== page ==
with Zack Stiling
It might seem daunting times for young people wanting to involve themselves in the custom car hobby, with the recent loss of several motorsport venues and the ever-present spectre of legislation. We can at least be thankful that the NSRA is doing its bit to safeguard our interests going into the future with the introduction of a new under-29s membership scheme.
At the time of the AGM in November 2018, the NSRA had a total of 59 members under the age of 29, which is not a bad figure considering the various obstacles that young people face in obtaining and running a proper car. All the same, it wouldn’t hurt to encourage more into the fold, so the NSRA has taken the initiative to reduce annual membership rates from £31 to £21 for under-29s, offer a £10 discount on entry to the Fun Run and Supernats and set up an under-29s area on the NSRA forum for like-minded youth to share views and advice on making their custom dreams a reality.
Ricky Stapleton is one fella who’s been instrumental in getting the scheme off the ground, and thanks to his efforts the NSRA Under-29s had their first official get-together at the Retro Rides Weekender at Goodwood on May 19th. Five members brought their cars along for the occasion to promote the hobby and show what is achievable to those of us traversing the territory of youth.
Stapleton himself travelled from the Midlands for the occasion, having what must, no doubt, have been a very pleasant run down in the sunny morning in his Lakes-style ’32 Roadster, the only member of the assembly to have yet come into possession of an American V8. Built by Richard James, the fibreglass rod was built on a Ford Pilot chassis and runs an Olds 350.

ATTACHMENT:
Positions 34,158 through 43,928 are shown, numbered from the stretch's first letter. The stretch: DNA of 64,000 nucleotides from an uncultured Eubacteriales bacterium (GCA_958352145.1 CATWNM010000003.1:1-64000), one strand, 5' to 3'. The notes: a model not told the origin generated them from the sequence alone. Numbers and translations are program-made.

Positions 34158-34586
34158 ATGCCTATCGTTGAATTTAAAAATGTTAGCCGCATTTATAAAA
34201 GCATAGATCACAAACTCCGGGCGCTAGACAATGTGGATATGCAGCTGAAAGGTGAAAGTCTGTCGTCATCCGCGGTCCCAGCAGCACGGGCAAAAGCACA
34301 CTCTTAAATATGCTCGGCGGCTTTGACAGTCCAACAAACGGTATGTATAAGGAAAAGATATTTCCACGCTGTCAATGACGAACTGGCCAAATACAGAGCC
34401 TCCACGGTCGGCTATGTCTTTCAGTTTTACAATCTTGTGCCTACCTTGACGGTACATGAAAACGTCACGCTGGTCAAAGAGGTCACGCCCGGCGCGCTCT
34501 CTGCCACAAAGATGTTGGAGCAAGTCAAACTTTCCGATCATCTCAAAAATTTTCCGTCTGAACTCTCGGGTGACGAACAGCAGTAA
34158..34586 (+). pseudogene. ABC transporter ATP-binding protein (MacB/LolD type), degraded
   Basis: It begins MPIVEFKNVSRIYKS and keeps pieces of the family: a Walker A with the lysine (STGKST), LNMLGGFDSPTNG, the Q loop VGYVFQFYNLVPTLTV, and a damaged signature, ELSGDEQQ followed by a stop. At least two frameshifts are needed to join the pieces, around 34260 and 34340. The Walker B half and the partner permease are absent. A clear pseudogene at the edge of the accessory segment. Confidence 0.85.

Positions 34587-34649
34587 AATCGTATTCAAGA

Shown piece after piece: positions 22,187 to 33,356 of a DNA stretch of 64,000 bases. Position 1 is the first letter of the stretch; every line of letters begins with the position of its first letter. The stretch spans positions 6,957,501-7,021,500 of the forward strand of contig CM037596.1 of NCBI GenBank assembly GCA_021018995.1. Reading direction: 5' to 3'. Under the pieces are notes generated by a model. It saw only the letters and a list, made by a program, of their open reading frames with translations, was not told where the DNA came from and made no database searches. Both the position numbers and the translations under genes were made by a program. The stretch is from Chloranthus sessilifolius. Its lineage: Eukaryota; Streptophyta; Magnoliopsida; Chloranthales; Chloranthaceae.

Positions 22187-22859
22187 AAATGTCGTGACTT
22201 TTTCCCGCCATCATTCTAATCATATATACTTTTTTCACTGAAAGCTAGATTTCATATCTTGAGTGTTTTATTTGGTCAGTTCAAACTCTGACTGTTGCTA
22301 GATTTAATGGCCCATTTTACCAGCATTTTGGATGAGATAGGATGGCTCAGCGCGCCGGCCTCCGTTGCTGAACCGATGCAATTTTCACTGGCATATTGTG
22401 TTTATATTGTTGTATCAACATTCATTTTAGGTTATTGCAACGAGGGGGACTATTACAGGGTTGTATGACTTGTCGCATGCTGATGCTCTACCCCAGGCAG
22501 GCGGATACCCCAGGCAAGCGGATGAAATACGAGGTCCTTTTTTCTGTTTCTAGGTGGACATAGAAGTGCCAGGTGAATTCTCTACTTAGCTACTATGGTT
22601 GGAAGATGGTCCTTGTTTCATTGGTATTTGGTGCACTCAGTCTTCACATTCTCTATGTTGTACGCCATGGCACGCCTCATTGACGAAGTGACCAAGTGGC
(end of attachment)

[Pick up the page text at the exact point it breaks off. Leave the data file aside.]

The NSRA’s ESRA Representative, Gary Sims, ventured along from Somerset with PinUp Pop, his Triumph 1500-engined, Seventies-inspired 103E Popular. With the help and encouragement of dad, Brian, Gary’s car was ready for him to drive by the time he was 20 having cost around £12,000 in all. Following the tried-and-tested formula of HA Viva front suspension and 105E Anglia back axle, the whole build took a total of three years.
The remaining three were relatively local in comparison. Kelly Rumble from Berkshire has been brought up surrounded by her dad Steve’s cornucopia of hot rods and customs, and now runs a handsome, traditionally-styled fibreglass ’28 Model A roadster with B-series power.
From Hampshire, Josh Belcher was assisted into the hobby by his dad Mark, whose ’36 Chrysler sedan street rod is a familiar sight at NSRA events across the country and who sorted him out with a contemporary-styled ’34 Coupe for when he turned 21. Using a ’34 Corner body and chassis and a two-litre Pinto engine, the total cost fell within £13,000.
Dan Hillyer’s unusual 1934 Sunbeam Dawn was bought as an unfinished project by dad Martin and completed as a father-son effort. Transformed from a saloon to a coupe and running a Rover 3500 V8, Dan is only 21 so, if any teenagers should be feeling disheartened by impecuniosity, legislation or whatever other evils threaten today’s hot-rodding youth, I am pleased to present proof that it is still entirely possible to be driving a cool custom by the time you’ve turned 20.
The prospective rodder can learn a thing or two from the experiences of the Goodwood crowd, viz:
- A straight-four can do practically everything a V8 will do, but it’ll make the build much simpler.
- A helping hand from Dad, or any other rodding friends, never goes amiss.
- An element of financial sagacity may have to come into play. Don’t expect to spend all your evenings in the pub and still have time, funds and energy for a nice car.
Writing it like that makes it all seem perfectly simple and, of course, it isn’t, but it is wholly achievable and the NSRA is there to offer support. In particular, the Under-29s scheme is a blessing to those who aren’t from a hot-rodding family or, for whatever reason, don’t have access to generous funds. So, if you’re under-29 and you’re not already signed/signing-up, what are you – crazy? Find out about upcoming NSRA events, introduce yourself, start talking and then start rodding!
We’re always keen to hear from younger rodders, so if you’re starting out in this fine scene, please drop us a line at firstname.lastname@example.org.